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The early days of coming to terms with our child's diagnosis was painful.
I was balancing hope and reality equally.
Those around me, meant well and their intentions were likely to find verbal consolation to our son's tragic birth injury, but I kept hearing time and time again, he'll be just fine.
Stories poured in - miracle stories in fact. Babies that had similar birth complications like our son had who went on to lead normal lives and find full recovery.
Everyone telling us that our son would be just fine.
While the miracle that he survived felt like more than enough for us, we had a hard time getting others to realize that he wasn't going to be okay.
That he wasn't going to be one of those happy ending stories. I wanted it, boy did I ever want it.
What mother wouldn't want their child to be healed?
It almost felt like the world was placing expectation on our child being "normal" and "disability free."
I watched many friends and families remain in denial of our son's severe condition for months, some even years after his birth.
Part of me wanted to believe them. But I knew. I knew with my entire soul the gravity of the situation.
I couldn't run from it, I couldn't hide from the fact that our child wasn't one of those lucky cases where everything is fine.
Where you leave the hospital and the NICU was a distant memory that you looked back on with sigh of relief because the worst days were behind you.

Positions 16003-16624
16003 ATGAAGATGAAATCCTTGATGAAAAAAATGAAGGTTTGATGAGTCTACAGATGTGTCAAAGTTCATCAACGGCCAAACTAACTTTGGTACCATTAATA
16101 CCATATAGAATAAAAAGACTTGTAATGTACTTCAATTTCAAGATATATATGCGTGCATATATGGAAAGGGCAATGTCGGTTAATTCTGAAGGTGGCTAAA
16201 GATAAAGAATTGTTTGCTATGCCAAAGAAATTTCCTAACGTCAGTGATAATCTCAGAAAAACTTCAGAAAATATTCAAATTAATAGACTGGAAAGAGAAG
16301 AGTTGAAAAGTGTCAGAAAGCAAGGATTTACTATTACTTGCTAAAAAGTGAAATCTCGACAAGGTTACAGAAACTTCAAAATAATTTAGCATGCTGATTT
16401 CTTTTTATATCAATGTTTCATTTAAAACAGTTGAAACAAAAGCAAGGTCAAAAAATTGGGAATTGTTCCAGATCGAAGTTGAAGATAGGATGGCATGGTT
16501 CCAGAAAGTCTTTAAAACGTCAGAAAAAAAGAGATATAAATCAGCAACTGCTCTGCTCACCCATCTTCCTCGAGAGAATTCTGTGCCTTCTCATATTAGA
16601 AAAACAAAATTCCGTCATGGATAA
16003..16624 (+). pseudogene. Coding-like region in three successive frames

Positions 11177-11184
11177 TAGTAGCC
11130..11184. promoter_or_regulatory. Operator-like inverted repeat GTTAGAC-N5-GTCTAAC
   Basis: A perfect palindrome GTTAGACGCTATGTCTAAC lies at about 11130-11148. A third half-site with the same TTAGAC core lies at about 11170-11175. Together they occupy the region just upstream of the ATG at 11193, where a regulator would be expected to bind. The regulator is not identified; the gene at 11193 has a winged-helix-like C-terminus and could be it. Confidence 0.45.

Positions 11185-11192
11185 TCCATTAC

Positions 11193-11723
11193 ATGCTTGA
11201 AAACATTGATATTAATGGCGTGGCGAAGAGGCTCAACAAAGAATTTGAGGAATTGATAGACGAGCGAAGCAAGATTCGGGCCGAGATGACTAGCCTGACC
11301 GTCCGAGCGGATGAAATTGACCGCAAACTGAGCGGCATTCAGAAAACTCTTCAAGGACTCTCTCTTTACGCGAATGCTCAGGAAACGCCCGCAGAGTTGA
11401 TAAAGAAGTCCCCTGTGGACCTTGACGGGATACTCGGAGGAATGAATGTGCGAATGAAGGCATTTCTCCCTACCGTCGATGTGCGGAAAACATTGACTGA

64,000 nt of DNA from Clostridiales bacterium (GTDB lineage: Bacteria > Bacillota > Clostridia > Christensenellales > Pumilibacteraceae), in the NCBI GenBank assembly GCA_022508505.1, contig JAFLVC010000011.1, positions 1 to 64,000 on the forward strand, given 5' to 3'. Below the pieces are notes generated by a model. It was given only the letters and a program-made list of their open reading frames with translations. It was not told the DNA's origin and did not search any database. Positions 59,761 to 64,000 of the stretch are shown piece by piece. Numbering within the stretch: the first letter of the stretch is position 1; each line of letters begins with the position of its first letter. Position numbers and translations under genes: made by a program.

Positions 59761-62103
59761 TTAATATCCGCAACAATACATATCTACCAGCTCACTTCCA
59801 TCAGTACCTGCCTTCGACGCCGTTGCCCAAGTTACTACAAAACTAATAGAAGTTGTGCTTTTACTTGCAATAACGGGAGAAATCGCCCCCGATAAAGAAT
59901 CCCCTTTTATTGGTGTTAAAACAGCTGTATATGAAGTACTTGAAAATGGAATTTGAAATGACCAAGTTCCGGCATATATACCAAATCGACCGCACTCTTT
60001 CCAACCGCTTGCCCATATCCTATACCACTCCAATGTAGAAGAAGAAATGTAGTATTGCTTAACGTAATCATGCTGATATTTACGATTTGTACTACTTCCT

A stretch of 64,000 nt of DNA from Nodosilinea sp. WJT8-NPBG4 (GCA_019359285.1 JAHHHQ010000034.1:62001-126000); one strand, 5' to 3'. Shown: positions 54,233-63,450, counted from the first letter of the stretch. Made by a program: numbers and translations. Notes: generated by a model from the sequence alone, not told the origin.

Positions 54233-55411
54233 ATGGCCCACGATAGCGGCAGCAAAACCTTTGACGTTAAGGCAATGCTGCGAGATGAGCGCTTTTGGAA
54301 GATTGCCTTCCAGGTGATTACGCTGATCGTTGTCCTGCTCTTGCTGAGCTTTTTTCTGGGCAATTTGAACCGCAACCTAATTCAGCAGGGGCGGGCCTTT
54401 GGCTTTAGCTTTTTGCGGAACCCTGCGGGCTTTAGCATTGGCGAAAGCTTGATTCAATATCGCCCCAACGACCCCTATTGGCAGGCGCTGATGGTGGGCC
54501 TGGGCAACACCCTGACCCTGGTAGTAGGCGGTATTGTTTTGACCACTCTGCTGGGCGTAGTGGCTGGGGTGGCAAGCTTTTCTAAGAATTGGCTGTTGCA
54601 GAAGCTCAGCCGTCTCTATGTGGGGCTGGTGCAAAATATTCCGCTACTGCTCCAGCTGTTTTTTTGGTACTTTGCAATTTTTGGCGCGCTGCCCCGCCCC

Sometimes things aren't all flowers and roses, and you can't dust things with sugar and say things are going to be okay.
It made things so much harder when I couldn't get others to understand our son wasn't going to be okay.
His brain damage was severe, irreversible - permanent and forever going to alter the course of his life and ours.
They wanted to believe it was going to all be okay, because they couldn't conceive of anything else.
How would we have anything in common otherwise? They would get to experience what they considered a perfect child within their own family unit, and we wouldn't.
It's okay to tell someone you don't know how things are going to turn out.
Nothing is wrong with saying you don't know what the future will look like but that you'll be there regardless.
We need reassurance that our support system will still be in place - even if that means that our child doesn't find healing or a cure.
We need to know that it's going to be okay if he isn't just fine.
We need to feel like it's not shameful if our family doesn't have a fairy tale storybook ending.
We need you to accept it just as much as we're grabbing and struggling to come to terms with it.
We need you to acknowledge that not everything in life winds up being okay no matter how much we pray and wish that they were.
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